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Who invent the tamil language and when?is tamil and sanskrit has any similarity?

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According to the evolution theory and the migration studies of human beings, we originated in Africa and one group migrated to South India and another migrated to present day Arabia/Iran and then into europe...The first inhabitants of the Indian subcontinent were the dravidians who lived in present day south tamilnadu and kerala...and they spoke a language that is derived by imitating the basic sounds of birds and animals...this language later grew to be called Tamil and it had acquired a written form...The brahmi script was used in the earliest tamil literature that has been found..this script is the base of all the scripts of dravidian languages...

DNA studies have shown that the original inhabitants of the Indian subcontinent (Much before the Aryans came into north India and much before the language sanskrit was born) were the Virumandi clan in tamilnadu and they speak Tamil...these people are the original Indians if you want to call them so...Please watch the googlevideos link and the DNA studies of the haplo group website...

Later Dravidians migrated further north and and settled in present day karnataka, Andhra etc...Initially these settlers were speaking tamil but slowly it got modified and they developed their own script and their dialect developed into a mature, independent form known as todays Kannada and Telugu...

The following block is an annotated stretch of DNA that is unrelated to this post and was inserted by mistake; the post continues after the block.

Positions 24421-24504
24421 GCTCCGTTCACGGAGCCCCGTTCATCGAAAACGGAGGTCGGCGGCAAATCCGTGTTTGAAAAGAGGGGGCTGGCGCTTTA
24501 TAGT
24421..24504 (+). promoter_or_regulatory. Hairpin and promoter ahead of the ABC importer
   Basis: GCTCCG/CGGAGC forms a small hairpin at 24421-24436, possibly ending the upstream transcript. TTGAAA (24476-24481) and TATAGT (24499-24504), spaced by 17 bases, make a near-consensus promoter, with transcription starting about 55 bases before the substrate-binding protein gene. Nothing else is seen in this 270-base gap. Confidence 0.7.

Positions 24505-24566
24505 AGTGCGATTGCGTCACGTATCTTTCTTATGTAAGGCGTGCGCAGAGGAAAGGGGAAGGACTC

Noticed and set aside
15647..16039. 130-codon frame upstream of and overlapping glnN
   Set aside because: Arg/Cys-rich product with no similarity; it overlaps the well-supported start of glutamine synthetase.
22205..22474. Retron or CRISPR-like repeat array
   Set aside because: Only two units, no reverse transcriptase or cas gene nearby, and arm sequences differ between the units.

until the 10t century Tamil and Malayalam were the same language and there was no distinction.."Malayalam" means "the dialect of the Hill people" in Tamil...slowly the hill people beyond the western ghats mountain ranges developed tehir own style and dialect and malayam branched off as a separate language...with its own literature..

Some dravidians migrated even further north into the present day afghanistan and iran and they have also evolved into a seprate language (Eg Malto).... The indus valley script (The language of the indus valley civilisation) is so far undeciphered...but so far the best accepted and the most consistent theory is that this language was dravidian...the original harappans who lived in present day balochistan in pakistan, spoke a dravidian language called Brahvi...It must be noted also that the indua vally civilisation happened much later than the migrant settlers in deep south India that i mentioned earlier(The virumandis)..

Now all these dravidian languages are quite mature and independent though they they had the same origin and this origin language was called Tamil..It must be noted than written script evolved much much later and hence origin of the languages can be much older than their written forms...

Sanskrit came into present day India/pakistan much later ...Sanksrits origin can be traced back to the deserts of present day Turkhemenistan...later all these languages had some influence of sanskrit and sanskrit also had got influenced heavily from these dravidian languages..sanskrit has also borrowed a lot of words from dravidian languages...Though the origin of sanskrit can be traced to central asia, it was nourished and and it grew to its full glory in the area around present day north India/Kashmir and pakistan...